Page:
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Saŋyutta Nikāya,
V: MahāVagga
47. Satipaṭṭhana Saŋyutta
5. Amata-Vagga

The Book of the Kindred Sayings
The Great Chapter,
47: Kindred Sayings on the Stations of Mindfulness
Chapter V: The Deathless

Sutta 50

Āsava Suttaɱ

Āsāvas

Translated by F. L. Woodward

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[1][bodh] THUS have I heard:

Once the Exalted One was staying near Sāvatthī,
at Jeta Grove,
in Anāthapiṇḍika's Park.

Then the Exalted One addressed the monks,
saying:

"Monks."

"Yes, lord," replied those monks to the Exalted One.

The Exalted One said:

"Monks, there are three āsavas.[1]

What three?

The asava which is sensuality,
that which is becoming,
and the asava which is nescience.

These are the three.

[166] For the abandoning of these three āsavas
the four stations of mindfulness ought to be cultivated.

What four?

Herein a monk dwells in body contemplating body
(as transient),
ardent,
composed
and mindful,
by restraing the dejection in the world
that arises from coveting.

He dwells as regards feelings contemplating feelings
(as transient),
ardent,
composed
and mindful,
by restraing the dejection in the world
that arises from coveting.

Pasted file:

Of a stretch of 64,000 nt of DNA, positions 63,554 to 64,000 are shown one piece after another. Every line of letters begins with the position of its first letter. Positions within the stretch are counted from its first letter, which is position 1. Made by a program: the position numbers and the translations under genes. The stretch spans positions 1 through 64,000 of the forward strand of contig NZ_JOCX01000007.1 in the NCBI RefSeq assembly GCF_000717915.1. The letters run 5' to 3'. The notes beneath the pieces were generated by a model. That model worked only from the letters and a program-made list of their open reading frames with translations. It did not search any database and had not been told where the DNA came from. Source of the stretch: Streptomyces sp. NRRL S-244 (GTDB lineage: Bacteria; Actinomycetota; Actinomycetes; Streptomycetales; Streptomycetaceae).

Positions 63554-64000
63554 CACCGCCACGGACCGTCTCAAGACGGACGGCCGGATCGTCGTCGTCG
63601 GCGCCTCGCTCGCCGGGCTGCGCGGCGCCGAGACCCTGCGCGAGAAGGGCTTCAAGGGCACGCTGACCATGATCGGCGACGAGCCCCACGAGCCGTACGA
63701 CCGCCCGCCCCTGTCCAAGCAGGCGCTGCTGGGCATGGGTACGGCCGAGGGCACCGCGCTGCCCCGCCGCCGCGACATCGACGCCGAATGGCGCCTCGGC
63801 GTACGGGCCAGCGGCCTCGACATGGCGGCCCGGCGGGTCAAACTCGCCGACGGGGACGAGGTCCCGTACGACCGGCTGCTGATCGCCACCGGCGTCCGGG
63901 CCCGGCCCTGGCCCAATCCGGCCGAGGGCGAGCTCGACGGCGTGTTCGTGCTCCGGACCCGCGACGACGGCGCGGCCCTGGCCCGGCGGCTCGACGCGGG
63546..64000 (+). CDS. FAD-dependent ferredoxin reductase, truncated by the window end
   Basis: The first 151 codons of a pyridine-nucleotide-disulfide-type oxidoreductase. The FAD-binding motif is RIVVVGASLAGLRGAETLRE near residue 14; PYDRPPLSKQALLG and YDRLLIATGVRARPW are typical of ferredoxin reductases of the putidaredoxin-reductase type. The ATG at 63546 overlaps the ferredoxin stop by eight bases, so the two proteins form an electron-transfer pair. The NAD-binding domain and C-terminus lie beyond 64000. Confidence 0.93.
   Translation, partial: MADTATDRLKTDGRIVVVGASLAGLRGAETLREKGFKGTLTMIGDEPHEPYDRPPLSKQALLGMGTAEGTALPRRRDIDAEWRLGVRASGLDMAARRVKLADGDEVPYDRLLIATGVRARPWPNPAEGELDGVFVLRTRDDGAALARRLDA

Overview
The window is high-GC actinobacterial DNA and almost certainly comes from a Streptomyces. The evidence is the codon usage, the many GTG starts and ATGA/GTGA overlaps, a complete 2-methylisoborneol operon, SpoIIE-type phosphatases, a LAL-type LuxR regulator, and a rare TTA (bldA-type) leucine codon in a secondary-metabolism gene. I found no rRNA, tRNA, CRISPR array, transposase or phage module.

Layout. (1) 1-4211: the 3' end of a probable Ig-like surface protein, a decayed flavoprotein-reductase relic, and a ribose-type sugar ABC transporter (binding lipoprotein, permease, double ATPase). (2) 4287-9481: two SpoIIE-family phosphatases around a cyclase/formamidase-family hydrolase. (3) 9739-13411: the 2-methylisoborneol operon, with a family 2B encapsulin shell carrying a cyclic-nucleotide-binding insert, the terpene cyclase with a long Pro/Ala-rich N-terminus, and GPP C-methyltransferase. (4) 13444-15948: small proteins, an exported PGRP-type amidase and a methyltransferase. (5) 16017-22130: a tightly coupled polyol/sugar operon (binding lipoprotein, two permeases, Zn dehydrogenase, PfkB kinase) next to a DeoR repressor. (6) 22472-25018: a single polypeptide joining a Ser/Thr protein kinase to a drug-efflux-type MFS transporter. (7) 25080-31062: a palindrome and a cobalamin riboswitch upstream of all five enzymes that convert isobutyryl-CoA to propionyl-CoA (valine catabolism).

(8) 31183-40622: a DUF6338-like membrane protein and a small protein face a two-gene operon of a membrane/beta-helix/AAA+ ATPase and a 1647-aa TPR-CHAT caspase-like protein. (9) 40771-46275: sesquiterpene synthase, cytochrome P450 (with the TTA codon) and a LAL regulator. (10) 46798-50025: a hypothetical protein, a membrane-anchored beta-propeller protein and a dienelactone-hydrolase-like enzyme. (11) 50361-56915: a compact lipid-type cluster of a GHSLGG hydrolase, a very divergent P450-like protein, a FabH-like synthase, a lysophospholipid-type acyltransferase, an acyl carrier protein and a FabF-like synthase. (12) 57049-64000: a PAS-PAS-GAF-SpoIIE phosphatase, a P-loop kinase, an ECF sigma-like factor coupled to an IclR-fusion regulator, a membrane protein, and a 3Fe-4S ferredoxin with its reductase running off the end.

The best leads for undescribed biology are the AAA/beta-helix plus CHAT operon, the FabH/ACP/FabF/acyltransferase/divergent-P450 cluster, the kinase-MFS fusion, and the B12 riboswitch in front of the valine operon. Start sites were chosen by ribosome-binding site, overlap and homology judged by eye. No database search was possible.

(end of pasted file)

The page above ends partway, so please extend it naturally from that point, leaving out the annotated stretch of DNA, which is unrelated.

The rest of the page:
He dwells as regards mind contemplating mind
(as transient),
ardent,
composed
and mindful,
by restraing the dejection in the world
that arises from coveting.

He dwells as regards mind-states contemplating mind-states
(as transient),
ardent,
composed
and mindful,
by restraing the dejection in the world
that arises from coveting.

For the abandoning of these three āsavas
the four stations of mindfulness ought to be cultivated.

 


[1] It is worth while repeating previous notes on this term, which I leave untranslated. In Further Dialogues, Lord Chalmers uses the word 'cankers.' Cf. Dialog. iii. 209 n., 'Āsava, in the sense of surrounding or flowing up to ... e.g., from the eye (or sight), a flowing, percolating, rolling on into the object ... Abhidhamma, adding diṭṭhi (erroneous opinion), gives four. Comy. Cf. Dhs. ĪĪ 1096-1100.'


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